Paleontologists in Australia have uncovered the first–and to date–only remains of a tiny marsupial ‘micro lion’ that lived in remote north-western Queensland some 18 million years ago. Named after David Attenborough, the 1.3 pound Microleo attenboroughi has been described as the “feisty kitten” of the marsupial lion family, whose relatives were more cat, dog, and well, lion-sized.
The newly-discovered micro lion was uncovered by a team from the University of New South Wales working at the Riversleigh World Heritage Area, which is regarded as one of the four most important fossil sites in the world. Among the extraordinary range of fauna to have been found at the site are a high number of marsupial lions, the Thylacoleonidae family.
But the partial skull and teeth remains of Microleo attenboroughi constitute an entirely new discovery. Microleo features an elongate, lethally sharp, knife-like premolar in front of basined molars–a feature that it shared with the rest of its family, but at 600g it was just a fraction of the size of the 130kg Thylacoleo.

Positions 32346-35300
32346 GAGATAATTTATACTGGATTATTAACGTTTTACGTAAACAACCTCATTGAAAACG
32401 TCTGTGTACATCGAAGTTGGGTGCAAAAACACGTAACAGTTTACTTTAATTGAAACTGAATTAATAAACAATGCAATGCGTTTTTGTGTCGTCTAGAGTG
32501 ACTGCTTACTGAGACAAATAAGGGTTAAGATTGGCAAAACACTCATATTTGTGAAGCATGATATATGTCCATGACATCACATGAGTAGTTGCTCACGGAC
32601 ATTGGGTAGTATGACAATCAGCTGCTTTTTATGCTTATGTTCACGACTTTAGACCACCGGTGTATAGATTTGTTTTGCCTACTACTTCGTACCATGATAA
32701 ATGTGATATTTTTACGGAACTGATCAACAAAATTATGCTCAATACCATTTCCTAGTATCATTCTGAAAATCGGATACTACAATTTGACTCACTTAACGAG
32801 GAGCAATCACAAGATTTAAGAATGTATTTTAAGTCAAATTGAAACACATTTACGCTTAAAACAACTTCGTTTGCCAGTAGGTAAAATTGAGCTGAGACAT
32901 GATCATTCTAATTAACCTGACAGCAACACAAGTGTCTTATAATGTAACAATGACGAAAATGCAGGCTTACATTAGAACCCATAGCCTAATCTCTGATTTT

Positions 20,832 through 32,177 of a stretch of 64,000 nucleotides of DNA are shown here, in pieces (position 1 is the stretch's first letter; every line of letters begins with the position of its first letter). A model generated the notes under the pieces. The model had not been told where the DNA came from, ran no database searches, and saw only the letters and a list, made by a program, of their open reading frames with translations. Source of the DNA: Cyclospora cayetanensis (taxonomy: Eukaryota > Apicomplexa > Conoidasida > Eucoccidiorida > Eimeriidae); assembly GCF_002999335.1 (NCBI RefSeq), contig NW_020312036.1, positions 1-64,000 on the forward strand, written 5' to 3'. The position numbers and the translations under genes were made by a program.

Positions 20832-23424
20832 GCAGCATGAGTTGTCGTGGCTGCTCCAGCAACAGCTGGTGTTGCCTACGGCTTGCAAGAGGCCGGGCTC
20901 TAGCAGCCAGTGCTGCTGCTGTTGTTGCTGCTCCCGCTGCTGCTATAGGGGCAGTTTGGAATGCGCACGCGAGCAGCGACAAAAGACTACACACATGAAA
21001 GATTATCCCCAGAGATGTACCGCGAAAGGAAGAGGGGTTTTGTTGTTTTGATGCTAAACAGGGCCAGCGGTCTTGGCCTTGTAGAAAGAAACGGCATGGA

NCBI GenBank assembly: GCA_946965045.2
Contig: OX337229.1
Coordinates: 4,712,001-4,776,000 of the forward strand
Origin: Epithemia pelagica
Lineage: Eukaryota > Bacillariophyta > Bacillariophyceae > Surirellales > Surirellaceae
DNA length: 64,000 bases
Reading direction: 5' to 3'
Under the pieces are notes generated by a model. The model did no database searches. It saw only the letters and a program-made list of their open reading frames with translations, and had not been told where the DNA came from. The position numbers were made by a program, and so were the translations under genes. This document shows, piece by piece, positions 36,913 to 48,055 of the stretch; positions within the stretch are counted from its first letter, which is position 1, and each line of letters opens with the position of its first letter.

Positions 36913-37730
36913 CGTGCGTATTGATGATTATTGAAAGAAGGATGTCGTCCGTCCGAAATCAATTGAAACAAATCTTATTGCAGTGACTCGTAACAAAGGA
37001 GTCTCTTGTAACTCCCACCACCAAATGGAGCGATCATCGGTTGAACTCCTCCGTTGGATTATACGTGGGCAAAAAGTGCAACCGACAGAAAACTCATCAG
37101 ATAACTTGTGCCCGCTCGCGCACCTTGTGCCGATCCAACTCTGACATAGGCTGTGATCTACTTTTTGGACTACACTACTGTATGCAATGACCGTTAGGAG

That doesn’t mean that Microleo wasn’t a little fearsome in its own right, as UNSW Professor Mike Archer said in a statement:
Despite its relatively small size compared with the Pleistocene Thylacoleo carnifex – the last surviving megafaunal marsupial lion – the new species was one of the larger flesh-eaters existing in its ancient community of rainforest creatures at Riversleigh.
As for how the Microleo existed, UNSW’s Dr Anna Gillespie and lead author of a paper on the discovery explains:
Microleo shared these northern Miocene rainforests with two larger species of marsupial lion… Although it is possible they competed with one other, the size differences probably means they each specialised on a different size range of prey.
But it wasn’t all good news for the “feisty kitten,”
It’s likely that Microleo scampered amongst the tree-tops, gobbling insects as well as small vertebrates such as lizards and birds while simultaneously trying to avoid becoming a prey item for its larger relatives.
Now the team hopes to uncover more, complete remains of the Microleo–though that might take some time; in 40 years of excavation at Riversleigh, this partial skull is the only Microleo remains every found.